On Tuesday, after catechism, we took turns holding Jimmy’s Daddy’s gun—a nickel-plated .44 Magnum—that he kept on a nightstand next to his bed.
“You ever shoot it?” I asked, aiming the long-barreled six-shooter at the 19-inch television.
“Hell yes,” Jimmy said. “It’s like a cannon. It’ll tear somebody’s heart clean out.”
I tried holding the handgun steady, but after a minute my right hand shook from its weight. “Can we fire it?”
“Better not,” he said. “Daddy would probably stick his boot so far up my ass it would bust a femur. Besides, we’re in town.”
“Come on. Just once. We can go into the backyard and squeeze off a round. Nobody will know.” I touched the tip of the barrel against the bedroom window. Out on the sidewalk, two girls in white dresses shrieked: one tossed a knotted sock between chalk lines, and the other hopped over the pink squares. “Bang. Bang,” I said, and laughed.
“Be careful!” Jimmy said. “Christ, it’s loaded,” and he stuck his hand out.
“Whatever,” I said, plopping the pistol into his palm. “It ain’t the first time I’ve handled one. What’s the worst that could happen?”
Jimmy laid the gun down gently onto the bed. “Want to see some nude pictures?”
“Sure,” and I flipped on the TV while Jimmy dug in the closet. A plump talk show host was asking a disabled woman questions. The woman leaned slightly to the left in her wheelchair and smiled often at the female host, at the audience who applauded her every word. She seemed young—sort of cute even—as she described the challenges of losing her arms and legs to some flesh eating bacteria, of waking one day to the better part of herself gone. “I never saw it coming,” she said, and raised her hooked hands. “Tragedy strikes when you least expect it, and you’re just never the same afterward.”
“Damn,” Jimmy sighed. “The pictures used to be here.”
“What happened to your mother anyway?”
“She split, left us for a woman, a coworker from the hotdog factory.”
“Really? How’s your daddy feel about that?”
“How do you think he feels? He’s pissed.”
I dropped the remote onto the bed and picked up the handgun. Outside, the girls still screamed and laughed, and one of them yelled, “Your turn.”
I leaned against the bed, spun the pistol’s ammunition cylinder. I cocked the hammer and sighted the short barrel at the TV. The disabled woman was still discussing the accident, how the tragedy kept reaping more and more of her.
“Finally,” Jimmy said and dropped a thin stack of photos onto the bed.
“I want to shoot this thing,” I said. “Let’s go into the backyard, take a quick shot at your mom.”
“I told you we can’t.” He stepped forward and reached for the gun. “Gimme it, bastard,” he said.
“No,” I said. “I will after we shoot it.”
“Screw you,” he said, and shoved me against the wall.
“Fine, take it,” and when he yanked the gun from my hand it discharged.
After the smoke cleared, my ears still rang. We stood in the gunpowdery haze—touching our chests and arms for open wounds—trying to confirm whether or not we’d been hit and would be dead soon.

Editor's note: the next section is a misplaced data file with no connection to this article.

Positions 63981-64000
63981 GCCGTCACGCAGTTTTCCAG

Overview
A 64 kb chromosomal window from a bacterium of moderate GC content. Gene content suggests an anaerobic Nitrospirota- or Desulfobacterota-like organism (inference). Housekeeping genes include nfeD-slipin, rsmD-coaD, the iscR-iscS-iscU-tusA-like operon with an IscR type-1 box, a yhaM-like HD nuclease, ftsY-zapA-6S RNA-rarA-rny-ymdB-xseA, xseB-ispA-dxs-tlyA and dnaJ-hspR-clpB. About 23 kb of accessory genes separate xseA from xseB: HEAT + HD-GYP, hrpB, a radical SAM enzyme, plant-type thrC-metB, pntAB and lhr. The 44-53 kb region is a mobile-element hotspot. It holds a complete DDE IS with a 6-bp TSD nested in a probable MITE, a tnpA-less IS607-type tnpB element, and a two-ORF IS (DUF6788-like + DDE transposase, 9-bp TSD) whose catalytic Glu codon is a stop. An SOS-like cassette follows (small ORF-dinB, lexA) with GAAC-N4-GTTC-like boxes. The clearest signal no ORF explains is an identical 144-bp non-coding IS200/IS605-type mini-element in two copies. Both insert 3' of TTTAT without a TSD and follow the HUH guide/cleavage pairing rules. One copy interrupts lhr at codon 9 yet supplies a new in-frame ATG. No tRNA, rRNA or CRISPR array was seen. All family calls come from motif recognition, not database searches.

“Fuck,” Jimmy said. “You about killed me.”
The bullet ripped through the wall in Jimmy’s Daddy’s bedroom; the hole was chest-high and the size of a golf ball, and through it I could see the parched lawn and the gray asphalt of the street beyond.
Jimmy still clutched the pistol. “I’ve got to find another bullet before my Daddy gets home. You figure a way to plug that hole.”
We waited a few more seconds for sirens, for screams somewhere far off, but none came. I moved to the window. The two young girls no longer hopped along the sidewalk. They stood cheek by jowl peeking into the house across the street.
“Something’s up with those girls,” I said. “They’re peeking through your neighbor’s window.”
Jimmy moved alongside me. The girls leaned against a small window with cupped hands. Then one of the girls slipped to her knees and pushed the other aside, hogging the glass.
“I wonder what they’re doing,” I said.
“It’s nothing. Probably waiting for ice cream.”
When I stepped outside, the girls remained transfixed, and the rest of the neighborhood was quiet except for barking dogs.
“Hey,” I said, when I reached the street, “you girls.”
The taller one, a redhead, eyed me. She nudged the short one on the hip and that girl stood, then once again they crowded the view.
Before I could reach them, Jimmy caught up and followed me through the neighbor’s yard.
“I need help, dammit,” he said.
When we climbed onto the porch, the girls stepped aside and one said, “Mrs. Denton’s house done been hit with a missile.”
So Jimmy and I leaned against the busted pane. The woman rocked back and forth in a ratty green recliner and a toy poodle lay across her lap, not moving.
“Oh shit, I think we’re done for,” Jimmy said.
“You think,” I said.
The damage, a hole roughly the size of a woman’s fist, was an inch back from Mrs. Denton’s head, and a mound of white plaster particles littered the carpet behind her chair. She rocked and scratched the dog around its ears. McLintock roared on the TV, and John Wayne was slugging a man and rolling in mud—and when John knocked the man cold, Mrs. Denton laughed.
“Christ,” Jimmy said. “She’s deaf as a tire. Look at those aids, man.”
“She’s pretty much already done for. Ain’t much we can do for her now,” I said.
“Yeah,” he said. “Dead.”
So we used our shoes to brush the glass shards away from concrete steps, then headed for Jimmy’s Daddy’s place to patch the more vital hole.
Keith Rebec resides in the Upper Peninsula of Michigan. He’s a graduate student working on an MA in Writing at Northern Michigan University. His writing has appeared or is forthcoming in Shenandoah, The Portland Review, Monkeybicycle, Hobart, Midwestern Gothic, Devil’s Lake, and The Doctor T. J. Eckleburg Review, among others. He’s the managing and nonfiction editor for the literary journal Pithead Chapel, and you can learn more about him at www.keithrebec.com.
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